There may be the occasional Sunday when the obligation to attend Mass seems a bit inconvenient. We might attempt to rationalize, telling ourselves that missing one Sunday isn’t such a big deal. Or perhaps we promise to later make it up to God. What does the Church really say regarding our Sunday obligation, and how serious are the stipulations?
The Catholic Church maintains certain precepts, or laws, described by the Catechism as the “indispensable minimum in the spirit of prayer and moral effort.” These precepts include Mass attendance on Sundays and holy days of obligation, and reception of Holy Communion at least during the Easter season. Again, the maintenance of these laws is the “indispensable minimum” — or in other words, the very least we are expected to do as Catholics to maintain and proclaim our Christian faith.
Sunday is the primary holy day of obligation, along with other designated days throughout the year. The Sunday obligation is only fulfilled through the Divine Liturgy. No Sunday service apart from a Catholic Mass is sufficient.
This precept of obligatory Sunday Mass was not randomly invented, but is rather a commandment of God. Grounded firmly in our Jewish roots, this law was originally revealed to Israel as recorded in the Old Testament. The commandment was literally set in stone as one of the Ten Commandments, requiring that God’s people “keep holy the Sabbath.”
The Sabbath observance was continued with the earliest Christians, and would eventually be moved to Sunday in order to celebrate the risen Christ. As stated in the Acts of the Apostles, “On the first day of the week, when we gathered to break bread … ” (Acts 20:7). The New Testament reveals that Christians were set apart from their Jewish brothers and sisters through Sunday Eucharistic worship.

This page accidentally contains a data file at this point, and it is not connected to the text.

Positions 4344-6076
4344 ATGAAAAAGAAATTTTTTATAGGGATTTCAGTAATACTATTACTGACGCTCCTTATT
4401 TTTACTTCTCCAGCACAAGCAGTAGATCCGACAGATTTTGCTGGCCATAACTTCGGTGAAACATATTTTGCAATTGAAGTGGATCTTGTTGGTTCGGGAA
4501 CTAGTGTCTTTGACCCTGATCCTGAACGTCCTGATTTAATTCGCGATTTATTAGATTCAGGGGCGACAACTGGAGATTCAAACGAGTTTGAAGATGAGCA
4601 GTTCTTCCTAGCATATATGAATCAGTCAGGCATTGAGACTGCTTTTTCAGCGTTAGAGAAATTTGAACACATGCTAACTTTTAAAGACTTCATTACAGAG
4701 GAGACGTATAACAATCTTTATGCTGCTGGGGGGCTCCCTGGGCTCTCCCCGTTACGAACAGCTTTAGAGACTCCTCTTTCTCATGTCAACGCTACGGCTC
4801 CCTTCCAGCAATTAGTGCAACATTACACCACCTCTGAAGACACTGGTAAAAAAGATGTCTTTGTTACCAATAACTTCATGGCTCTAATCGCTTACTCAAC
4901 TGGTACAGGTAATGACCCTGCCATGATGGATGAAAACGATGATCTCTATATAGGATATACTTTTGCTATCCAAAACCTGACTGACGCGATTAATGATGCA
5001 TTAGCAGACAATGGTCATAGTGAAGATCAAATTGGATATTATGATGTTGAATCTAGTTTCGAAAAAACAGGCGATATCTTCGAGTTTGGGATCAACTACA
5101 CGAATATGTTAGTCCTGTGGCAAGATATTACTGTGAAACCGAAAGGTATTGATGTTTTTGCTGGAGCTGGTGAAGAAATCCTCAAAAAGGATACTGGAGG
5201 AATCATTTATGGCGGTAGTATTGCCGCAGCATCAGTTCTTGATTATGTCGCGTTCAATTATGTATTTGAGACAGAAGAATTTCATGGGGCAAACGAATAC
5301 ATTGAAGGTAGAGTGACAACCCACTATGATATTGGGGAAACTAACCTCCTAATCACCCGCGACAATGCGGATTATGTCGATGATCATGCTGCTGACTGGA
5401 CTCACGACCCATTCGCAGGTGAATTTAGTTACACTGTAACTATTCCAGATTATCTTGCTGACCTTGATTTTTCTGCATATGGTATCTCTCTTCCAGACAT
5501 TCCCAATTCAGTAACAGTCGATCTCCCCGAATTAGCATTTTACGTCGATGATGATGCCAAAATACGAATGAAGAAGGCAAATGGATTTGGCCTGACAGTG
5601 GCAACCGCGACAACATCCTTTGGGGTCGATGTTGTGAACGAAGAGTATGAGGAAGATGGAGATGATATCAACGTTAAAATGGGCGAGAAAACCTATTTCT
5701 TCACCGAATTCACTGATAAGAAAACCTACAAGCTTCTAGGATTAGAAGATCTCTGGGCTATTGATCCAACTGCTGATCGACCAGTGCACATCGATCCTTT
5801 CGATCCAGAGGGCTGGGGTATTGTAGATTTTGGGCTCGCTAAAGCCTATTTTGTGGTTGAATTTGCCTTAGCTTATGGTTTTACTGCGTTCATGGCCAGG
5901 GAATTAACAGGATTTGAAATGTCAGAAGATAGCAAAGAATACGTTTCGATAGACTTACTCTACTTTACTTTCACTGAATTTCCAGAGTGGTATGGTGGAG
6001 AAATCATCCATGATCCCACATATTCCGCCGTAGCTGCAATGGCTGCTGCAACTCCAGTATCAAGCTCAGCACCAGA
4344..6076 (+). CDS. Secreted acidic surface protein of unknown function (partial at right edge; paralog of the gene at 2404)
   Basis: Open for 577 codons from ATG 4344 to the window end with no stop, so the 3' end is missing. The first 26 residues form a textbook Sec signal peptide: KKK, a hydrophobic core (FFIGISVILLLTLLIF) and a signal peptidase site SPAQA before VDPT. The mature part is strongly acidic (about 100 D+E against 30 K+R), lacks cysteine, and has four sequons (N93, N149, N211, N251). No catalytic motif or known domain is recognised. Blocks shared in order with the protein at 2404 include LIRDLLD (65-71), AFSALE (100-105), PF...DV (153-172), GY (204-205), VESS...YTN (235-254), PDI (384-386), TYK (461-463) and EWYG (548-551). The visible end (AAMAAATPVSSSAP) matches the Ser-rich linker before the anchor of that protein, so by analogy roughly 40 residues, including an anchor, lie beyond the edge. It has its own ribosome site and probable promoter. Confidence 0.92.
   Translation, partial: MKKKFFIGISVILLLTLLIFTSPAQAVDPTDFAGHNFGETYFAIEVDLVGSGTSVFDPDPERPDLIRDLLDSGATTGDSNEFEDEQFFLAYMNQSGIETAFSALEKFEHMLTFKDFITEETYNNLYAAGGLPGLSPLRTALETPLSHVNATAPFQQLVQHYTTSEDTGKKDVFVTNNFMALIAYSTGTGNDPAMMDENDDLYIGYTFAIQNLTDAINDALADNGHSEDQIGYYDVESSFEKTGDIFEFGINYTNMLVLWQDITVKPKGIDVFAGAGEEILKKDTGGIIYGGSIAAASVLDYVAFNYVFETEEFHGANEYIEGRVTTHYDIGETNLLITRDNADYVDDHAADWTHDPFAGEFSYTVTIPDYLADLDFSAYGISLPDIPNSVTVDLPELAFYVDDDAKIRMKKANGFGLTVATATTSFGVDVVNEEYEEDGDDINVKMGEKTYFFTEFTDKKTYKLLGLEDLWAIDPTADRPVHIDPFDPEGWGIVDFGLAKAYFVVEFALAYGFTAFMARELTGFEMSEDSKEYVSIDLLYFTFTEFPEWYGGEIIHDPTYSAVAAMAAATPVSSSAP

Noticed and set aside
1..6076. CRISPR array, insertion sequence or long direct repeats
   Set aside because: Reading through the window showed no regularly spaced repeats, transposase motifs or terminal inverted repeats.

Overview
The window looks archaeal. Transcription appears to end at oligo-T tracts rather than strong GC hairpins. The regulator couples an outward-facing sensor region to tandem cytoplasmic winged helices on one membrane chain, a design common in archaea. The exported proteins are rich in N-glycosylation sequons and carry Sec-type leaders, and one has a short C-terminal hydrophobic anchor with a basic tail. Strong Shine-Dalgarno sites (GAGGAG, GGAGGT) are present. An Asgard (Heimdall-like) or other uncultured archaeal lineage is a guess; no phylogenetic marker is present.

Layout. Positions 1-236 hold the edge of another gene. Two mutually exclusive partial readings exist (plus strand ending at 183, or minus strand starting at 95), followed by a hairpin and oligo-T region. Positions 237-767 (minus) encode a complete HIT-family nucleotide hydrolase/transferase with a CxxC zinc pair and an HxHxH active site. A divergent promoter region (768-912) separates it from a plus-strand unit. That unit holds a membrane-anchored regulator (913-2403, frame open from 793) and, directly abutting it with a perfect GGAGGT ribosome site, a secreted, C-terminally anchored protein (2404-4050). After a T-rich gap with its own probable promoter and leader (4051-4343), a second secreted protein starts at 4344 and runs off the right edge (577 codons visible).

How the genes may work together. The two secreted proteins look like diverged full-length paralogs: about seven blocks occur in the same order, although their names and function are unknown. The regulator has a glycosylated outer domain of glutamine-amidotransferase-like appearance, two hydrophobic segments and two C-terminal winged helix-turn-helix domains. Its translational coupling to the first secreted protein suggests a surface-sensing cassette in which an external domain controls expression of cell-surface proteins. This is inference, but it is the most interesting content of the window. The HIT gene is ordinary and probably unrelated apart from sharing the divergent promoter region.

The Catechism, therefore, declares that “those who deliberately fail in this obligation commit a grave sin” (CCC2181). Its designation as a “grave sin” clearly states the manner in which this action affects our souls — it is potentially mortally sinful. There is no question as to whether or not falling short of our Sunday obligation is a “big deal.” Of course it is! This is God’s law. Yet, keep in mind the essential other half of this command: by attending Mass and receiving Holy Communion, we are cleansed from past sins, preserved from future sins, and develop an intimate union with Christ Jesus. What more could we ask for? The choice, as always, is ours to make.
Another precept of the Church is to “confess your sins at least once a year.” Once again, this is the minimal commitment required of us as Catholics. Yearly confession is meant to protect against an unworthy reception of the Eucharist. As clearly stated by St. Paul, “Whoever, therefore, eats the bread or drinks the cup of the Lord in an unworthy manner will be guilty of profaning the body and blood of the Lord” (1 Cor 11:27). The Catechism follows this with the statement, “Anyone conscious of a grave sin must receive the Sacrament of Reconciliation before coming to communion” (CCC 1385).